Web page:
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Vanguard Renewables receives 2020 Energy Vision Leadership Award

Congratulations Vanguard Renewables!

Congratulations to VSFA's Associate Member Vanguard Renewables on receiving the 2020 Energy Vision Leadership Award! The below press release highlights the steps the company has taken to be part of the energy revolution for organic waste. Their anaerobic digester in Salisbury, Vermont is also highlighted in this release.

Speaking during the ceremony, chair and CEO of Vanguard Renewables, John Hanselman, said: 
“Organic waste has two pathways,” said John Hanselman, Vanguard Renewables’ chair and CEO, as he accepted the Energy Vision award. “One ends up being a dangerous GHG contributor, and the other is a pathway to renewable energy and regenerative agriculture. We are delighted to empower that second pathway. Every part of our nation can be empowered with organics recycling and we are excited to be actively developing facilities in over a dozen states in the Union. We see that as one of the most important things we can do for the U.S. energy future and for the climate.”

Vanguard Renewables receives 2020 Energy Vision Leadership Award

NEWS RELEASE
New York’s MTA, the Port of Seattle, and Vanguard Renewables are recognized with Energy Vision awards for advancing adoption of low-carbon fuel

[New York, NY – October 9] Energy Vision (EV), a non-profit research institute which studies and promotes viable decarbonization technologies for energy and transport, held its 14th annual awards event last night (virtually this year due to Covid).  EV presented its annual awards for leadership and innovation in sustainability to three organizations that have helped advance adoption of renewable natural gas (RNG), a low-carbon fuel made from organic waste:  New York’s Metropolitan Transportation Authority, the Port of Seattle at Seattle-Tacoma International Airport (SEA), and Vanguard Renewables.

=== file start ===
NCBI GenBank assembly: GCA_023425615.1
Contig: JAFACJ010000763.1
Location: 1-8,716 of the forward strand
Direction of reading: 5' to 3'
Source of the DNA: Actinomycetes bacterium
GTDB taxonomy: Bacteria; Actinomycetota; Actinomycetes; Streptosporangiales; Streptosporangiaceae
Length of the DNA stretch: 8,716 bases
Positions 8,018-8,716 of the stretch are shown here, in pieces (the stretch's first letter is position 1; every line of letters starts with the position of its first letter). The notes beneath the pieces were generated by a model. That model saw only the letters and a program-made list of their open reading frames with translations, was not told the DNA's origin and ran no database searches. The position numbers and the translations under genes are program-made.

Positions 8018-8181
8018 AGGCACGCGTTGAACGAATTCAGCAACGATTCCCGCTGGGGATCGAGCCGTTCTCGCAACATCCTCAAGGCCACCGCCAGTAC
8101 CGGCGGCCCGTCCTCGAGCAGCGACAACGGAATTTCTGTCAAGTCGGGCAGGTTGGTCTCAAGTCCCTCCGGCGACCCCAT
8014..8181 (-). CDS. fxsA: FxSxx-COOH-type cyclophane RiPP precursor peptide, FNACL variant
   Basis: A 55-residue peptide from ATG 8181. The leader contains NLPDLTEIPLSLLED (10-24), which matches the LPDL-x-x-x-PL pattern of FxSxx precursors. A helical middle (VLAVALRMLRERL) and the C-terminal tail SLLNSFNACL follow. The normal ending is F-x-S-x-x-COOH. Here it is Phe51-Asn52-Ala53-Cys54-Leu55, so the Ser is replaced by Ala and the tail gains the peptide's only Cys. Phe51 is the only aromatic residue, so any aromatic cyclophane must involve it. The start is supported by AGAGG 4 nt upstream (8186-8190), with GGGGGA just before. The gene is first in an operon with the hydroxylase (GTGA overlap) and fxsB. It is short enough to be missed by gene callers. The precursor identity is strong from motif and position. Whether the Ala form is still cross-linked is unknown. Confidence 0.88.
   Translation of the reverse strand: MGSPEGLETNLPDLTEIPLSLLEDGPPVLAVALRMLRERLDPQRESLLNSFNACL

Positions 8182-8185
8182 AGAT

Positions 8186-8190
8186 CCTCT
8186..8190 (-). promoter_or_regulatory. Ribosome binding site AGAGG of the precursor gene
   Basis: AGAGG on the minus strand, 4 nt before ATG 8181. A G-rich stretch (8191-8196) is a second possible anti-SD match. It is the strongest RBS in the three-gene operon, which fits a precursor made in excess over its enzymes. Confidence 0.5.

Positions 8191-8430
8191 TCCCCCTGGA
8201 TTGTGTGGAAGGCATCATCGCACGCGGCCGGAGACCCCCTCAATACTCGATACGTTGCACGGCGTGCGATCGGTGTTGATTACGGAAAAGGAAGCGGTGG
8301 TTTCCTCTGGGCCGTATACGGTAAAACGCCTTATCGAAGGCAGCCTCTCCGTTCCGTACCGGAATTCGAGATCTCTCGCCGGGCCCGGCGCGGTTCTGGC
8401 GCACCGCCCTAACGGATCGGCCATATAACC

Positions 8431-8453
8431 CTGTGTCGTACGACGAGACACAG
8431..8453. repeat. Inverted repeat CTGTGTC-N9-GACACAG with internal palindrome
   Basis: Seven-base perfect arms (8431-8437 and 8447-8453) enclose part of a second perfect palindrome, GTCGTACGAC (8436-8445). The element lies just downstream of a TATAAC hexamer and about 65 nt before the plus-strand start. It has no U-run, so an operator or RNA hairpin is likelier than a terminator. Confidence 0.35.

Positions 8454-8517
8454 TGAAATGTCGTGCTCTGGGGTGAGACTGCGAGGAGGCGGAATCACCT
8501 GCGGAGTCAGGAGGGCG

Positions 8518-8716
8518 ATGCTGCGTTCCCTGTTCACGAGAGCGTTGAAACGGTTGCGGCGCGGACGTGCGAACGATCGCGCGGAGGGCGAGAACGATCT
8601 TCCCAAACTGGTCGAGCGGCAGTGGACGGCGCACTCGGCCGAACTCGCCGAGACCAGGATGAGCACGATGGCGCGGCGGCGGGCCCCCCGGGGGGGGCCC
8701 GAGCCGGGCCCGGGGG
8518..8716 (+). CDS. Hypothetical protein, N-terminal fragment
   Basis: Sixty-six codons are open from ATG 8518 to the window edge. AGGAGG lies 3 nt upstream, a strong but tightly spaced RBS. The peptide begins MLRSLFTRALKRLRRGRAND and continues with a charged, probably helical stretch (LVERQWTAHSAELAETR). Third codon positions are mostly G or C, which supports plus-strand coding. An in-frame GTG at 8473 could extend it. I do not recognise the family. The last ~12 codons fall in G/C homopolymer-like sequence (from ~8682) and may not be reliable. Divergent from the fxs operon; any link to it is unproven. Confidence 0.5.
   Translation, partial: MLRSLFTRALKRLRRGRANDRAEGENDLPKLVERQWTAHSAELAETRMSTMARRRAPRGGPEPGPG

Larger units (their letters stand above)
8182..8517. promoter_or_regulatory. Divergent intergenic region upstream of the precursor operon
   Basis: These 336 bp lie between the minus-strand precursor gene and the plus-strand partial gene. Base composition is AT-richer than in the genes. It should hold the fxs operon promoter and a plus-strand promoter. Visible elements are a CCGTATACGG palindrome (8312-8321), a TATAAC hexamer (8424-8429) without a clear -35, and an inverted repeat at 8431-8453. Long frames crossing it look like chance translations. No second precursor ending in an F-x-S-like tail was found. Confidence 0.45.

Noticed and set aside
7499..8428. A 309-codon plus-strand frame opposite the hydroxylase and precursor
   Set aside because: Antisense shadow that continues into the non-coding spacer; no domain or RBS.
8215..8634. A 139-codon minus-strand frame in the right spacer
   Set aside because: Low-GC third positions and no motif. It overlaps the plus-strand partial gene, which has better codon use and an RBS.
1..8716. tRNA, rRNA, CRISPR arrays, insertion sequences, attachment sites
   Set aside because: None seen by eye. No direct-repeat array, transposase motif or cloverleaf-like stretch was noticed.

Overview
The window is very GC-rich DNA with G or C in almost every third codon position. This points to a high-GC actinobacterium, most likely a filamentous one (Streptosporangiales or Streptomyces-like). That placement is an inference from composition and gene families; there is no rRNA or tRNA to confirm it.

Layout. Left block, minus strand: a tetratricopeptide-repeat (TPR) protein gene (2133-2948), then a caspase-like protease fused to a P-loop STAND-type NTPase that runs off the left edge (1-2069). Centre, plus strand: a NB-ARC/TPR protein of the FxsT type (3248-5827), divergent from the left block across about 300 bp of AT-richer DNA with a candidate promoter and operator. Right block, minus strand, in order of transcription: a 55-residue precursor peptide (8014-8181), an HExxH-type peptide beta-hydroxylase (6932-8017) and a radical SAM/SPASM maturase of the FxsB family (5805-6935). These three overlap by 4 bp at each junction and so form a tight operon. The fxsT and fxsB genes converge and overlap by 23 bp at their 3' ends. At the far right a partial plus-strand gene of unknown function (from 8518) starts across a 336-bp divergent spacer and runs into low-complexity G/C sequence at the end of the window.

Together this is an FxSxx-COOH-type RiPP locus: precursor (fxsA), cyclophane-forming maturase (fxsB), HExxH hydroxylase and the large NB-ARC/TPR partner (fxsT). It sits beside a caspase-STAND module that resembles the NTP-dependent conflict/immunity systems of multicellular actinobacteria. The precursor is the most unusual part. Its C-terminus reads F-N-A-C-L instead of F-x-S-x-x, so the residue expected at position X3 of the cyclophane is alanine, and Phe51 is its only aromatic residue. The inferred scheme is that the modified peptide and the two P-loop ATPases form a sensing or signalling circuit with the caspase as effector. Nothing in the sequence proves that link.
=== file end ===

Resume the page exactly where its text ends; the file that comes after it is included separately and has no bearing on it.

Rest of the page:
RNG is made by capturing the methane biogases emitted as food, agricultural manure, and other organic wastes decompose, preventing these potent greenhouse gases from escaping into the air. The gases are then refined into fuel that is chemically similar to fossil natural gas, but vastly superior in terms of its impacts. It involves no drilling or fracking, it’s fully renewable and clean burning, and it has the lowest lifecycle GHG emissions of any currently available fuel. When food wastes and manures are the feedstocks, RNG is net carbon-negative over its lifecycle, which means that more GHG is captured in making it than is ever emitted by the vehicles burning it.

“RNG is not ‘on the horizon;’ it’s a here-and-now technology, scaling fast,” said Joanna Underwood, Energy Vision founder and trustee. “The RNG industry has been growing rapidly over the last decade. Companies, utilities, and municipal governments are increasingly harnessing the huge volume of organic waste that this country produces. The more methane we capture and use, the more emissions go down.”

In the U.S. 130 RNG-producing projects are currently operational, and another 80 are under development. And more than 40,000 heavy duty vehicles are already using this fuel. The 2020 Energy Vision awardees helped lead the growing trend toward RNG adoption.

The first awardee of the evening, the New York Metropolitan Transportation Authority (MTA),  has the largest transit bus fleet in the U.S. It has committed to switching its more than 700 compressed natural gas buses from fossil gas to RNG.